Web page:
It started around the time I was in second or third grade. That was when I first heard the phrase “piggybacking.”
If I remember correctly, our teacher actually taught us this terrible turn of speech as a class. I have a vague memory of her writing it up on a chalk board. She told us all that this is what one should say when following on someone else’s spoken thought.
And since we were elementary schoolers we all dutifully nodded and began using this corrosive colloquialism in every single conversation.
Seriously. My classmates and paraded this word around like it was god’s gift to his chosen people. I suppose that was bound to happen, but it became incredibly annoying (to me at least) very fast.
Twenty years later, I still wince when I hear people say “Piggybacking off of that…”
The phrase just feels so clunky and childish to me. I always wondered if that was because of my own experience or if it really is just a weird bad figure of speech. That’s why I started to look into where “piggybacking” came from and how to avoid using it.
I don’t know what I was expecting to find when I started googling around for the origin of “piggybacking,” but I kind of assumed it would have something to do with the behavior of pigs. Spoiler: It doesn’t.
Piggybacking is actually believed to have derived from a misunderstanding of an earlier term that sounded phonetically similar.
Meriam-Webster Dictionary, on the origin of “piggyback”:
The adverb piggyback likely began as “a pick pack.” Another early form of the word is pickback, evidence of which can be found in the still-extant variant pickaback.
I went back to Google to learn more about “a pick pack” and “pickback,” which were both referenced in a Boy’s Life article about “piggybacking”:
The ‘pick‘ part means ‘to carry or to pitch’. ‘Back‘ refers to the load and the place it is carried on a person’s body. In other words, ‘pickback,’ literally means “carry a load on your back.”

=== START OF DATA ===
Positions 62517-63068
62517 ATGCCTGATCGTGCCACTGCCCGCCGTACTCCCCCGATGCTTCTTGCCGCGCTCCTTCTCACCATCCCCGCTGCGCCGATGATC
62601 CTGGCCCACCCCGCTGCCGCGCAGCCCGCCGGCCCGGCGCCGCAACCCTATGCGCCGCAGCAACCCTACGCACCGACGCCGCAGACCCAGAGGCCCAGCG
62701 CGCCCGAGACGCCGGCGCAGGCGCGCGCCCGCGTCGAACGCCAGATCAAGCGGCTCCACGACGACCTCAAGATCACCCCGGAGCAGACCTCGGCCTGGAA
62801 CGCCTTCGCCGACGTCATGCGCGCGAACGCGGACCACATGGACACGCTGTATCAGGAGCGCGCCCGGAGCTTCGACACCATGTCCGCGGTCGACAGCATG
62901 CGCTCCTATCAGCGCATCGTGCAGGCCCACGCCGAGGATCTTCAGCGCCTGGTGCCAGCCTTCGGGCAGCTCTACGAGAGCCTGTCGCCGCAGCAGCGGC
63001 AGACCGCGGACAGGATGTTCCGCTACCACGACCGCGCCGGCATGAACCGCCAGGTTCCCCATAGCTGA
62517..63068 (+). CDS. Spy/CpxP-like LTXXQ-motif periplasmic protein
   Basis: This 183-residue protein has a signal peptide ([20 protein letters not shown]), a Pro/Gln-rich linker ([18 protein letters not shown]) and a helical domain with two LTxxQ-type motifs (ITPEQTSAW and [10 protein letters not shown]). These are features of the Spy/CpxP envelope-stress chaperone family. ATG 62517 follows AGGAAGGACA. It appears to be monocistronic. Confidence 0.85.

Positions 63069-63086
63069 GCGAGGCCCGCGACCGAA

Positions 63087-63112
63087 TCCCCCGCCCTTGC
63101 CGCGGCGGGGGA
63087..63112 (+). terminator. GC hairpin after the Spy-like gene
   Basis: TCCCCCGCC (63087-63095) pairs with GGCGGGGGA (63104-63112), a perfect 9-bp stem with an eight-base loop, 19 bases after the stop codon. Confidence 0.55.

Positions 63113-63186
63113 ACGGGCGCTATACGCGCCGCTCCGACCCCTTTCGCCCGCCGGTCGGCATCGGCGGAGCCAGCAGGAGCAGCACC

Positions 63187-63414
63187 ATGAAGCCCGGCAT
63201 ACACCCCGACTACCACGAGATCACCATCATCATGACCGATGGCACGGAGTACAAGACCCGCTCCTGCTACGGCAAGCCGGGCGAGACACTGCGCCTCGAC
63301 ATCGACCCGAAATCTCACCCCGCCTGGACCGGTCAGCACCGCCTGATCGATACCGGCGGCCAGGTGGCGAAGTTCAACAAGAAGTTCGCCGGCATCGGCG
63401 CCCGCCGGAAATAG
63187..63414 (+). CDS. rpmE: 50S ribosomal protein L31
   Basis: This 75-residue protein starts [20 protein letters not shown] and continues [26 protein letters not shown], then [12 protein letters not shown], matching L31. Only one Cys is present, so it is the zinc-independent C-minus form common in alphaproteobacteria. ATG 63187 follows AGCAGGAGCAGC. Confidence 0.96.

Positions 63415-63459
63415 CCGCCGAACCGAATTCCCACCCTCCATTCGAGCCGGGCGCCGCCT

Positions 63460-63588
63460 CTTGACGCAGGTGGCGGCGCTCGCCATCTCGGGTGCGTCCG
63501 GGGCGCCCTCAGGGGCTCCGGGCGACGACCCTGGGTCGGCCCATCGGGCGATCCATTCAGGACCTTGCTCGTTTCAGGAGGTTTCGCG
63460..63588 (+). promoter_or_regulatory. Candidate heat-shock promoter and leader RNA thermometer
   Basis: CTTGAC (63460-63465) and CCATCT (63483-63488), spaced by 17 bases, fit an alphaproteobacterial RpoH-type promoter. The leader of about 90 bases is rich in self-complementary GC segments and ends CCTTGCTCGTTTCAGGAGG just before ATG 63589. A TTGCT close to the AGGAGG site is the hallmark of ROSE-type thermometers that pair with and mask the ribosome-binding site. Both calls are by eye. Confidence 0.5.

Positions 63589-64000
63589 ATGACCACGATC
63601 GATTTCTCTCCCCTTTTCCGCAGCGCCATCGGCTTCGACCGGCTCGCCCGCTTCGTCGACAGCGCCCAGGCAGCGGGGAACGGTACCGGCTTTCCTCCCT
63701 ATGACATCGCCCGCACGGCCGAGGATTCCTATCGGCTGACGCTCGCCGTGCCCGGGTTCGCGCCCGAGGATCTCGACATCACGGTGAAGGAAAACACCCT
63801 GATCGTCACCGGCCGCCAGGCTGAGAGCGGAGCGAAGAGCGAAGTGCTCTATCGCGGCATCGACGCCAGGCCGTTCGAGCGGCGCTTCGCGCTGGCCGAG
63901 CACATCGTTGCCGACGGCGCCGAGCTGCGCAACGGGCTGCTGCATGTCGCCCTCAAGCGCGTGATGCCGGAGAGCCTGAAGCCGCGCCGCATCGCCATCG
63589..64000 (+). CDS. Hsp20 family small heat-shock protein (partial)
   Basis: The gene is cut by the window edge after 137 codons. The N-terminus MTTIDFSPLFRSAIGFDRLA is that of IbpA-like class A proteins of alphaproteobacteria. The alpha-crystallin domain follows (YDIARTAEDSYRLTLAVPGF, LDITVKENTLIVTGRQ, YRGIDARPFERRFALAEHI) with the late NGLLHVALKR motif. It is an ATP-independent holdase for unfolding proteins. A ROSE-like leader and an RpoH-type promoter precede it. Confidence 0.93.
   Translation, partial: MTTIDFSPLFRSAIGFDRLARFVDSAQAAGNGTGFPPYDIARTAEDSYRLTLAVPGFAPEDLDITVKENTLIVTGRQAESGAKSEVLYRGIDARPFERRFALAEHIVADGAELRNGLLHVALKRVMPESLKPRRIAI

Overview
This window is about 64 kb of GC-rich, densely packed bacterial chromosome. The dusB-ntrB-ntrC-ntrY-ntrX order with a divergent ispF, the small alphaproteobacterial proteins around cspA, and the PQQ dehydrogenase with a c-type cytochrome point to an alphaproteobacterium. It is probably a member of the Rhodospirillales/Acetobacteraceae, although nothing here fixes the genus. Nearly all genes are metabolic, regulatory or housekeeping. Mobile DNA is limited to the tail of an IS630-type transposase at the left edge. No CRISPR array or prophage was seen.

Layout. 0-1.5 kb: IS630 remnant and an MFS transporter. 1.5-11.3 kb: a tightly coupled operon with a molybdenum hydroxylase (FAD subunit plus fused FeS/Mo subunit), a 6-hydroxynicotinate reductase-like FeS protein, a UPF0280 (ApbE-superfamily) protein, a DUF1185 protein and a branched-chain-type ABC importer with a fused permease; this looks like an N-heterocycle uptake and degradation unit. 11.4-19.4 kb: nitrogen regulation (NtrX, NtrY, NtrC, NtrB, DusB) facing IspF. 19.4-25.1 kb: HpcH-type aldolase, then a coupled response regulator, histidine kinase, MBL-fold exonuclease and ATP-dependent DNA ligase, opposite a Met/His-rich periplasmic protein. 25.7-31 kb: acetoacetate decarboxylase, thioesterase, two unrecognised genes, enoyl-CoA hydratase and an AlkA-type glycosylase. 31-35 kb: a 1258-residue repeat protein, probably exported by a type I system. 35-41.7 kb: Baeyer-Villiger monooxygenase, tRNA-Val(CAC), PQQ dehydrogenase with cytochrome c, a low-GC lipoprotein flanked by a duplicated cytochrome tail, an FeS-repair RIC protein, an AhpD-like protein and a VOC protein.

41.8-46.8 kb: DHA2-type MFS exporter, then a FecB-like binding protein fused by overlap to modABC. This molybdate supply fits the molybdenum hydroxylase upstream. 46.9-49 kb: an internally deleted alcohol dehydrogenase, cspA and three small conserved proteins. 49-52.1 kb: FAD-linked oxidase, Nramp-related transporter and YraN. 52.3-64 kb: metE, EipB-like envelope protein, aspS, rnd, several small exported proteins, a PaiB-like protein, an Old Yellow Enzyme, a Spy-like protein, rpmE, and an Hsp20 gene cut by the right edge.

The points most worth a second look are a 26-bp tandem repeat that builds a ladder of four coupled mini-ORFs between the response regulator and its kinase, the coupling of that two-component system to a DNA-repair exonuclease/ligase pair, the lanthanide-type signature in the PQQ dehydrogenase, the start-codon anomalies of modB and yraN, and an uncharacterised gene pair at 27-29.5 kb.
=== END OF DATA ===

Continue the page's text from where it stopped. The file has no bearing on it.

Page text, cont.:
This is where the story gets interesting. By the 18th century, “picka-back” was the most common form of the phrase. But it was confusing. The “back” part was obvious, but everyone had forgotten where “picka” came from.
So, people came up with a word that made more sense. So, ‘picka’ became ‘piggy’. While it didn’t make much sense, pigs aren’t great at hauling, it did stick. By the 20th century, we settled on the ‘piggyback’ spelling and the rest is history.
So this whole thing was just a misunderstanding. It was a bad pronunciation turned into utter nonsense. Pigs don’t even really ride on each other’s backs.1
And yet I was taught to use this phrase as if it were one of the most important items in the rhetorical toolkit of the english language. If anything my mild frustration has now turned into a full force vendetta.
How to avoid “Piggybacking”
There are a lot of ways to express that your idea builds on another previously stated concept without talking about farmyard mammals. I’ve put together a list of alternatives here so that we all can hopefully stop speaking nonsense like my elementary school classmates.
I really like using “building on” as an alternative, because it implies a constructive progression as opposed to a parasitic free-loading relationship. Some ideas require other ideas. The new thought doesn’t just ride in on the back of the earlier one, it builds a new concept on top of the existing foundation.
Sometimes your idea doesn’t build upon or contrast with the original, it just happens afterwards. That’s where follow-up2 comes in. Your story, development or hot take can “follow up” on just about anything that happens before it linear time.3
Like “following up,” just more explicitly stating a linear relationship.
Your idea is similar to the other idea. Just say that it is. That doesn’t make you any less creative or intelligent.
And you’ll certainly sound more intelligent saying this than you will talking about pigs.
Don’t make life any more complicated than it is. Just say you think the same thing.
Almost no one has any truly original thoughts anyway.
Though there was that one time a monkey rode on a pig.↩
Copyright John Siracusa, 2011↩
See also “Follow Out.”↩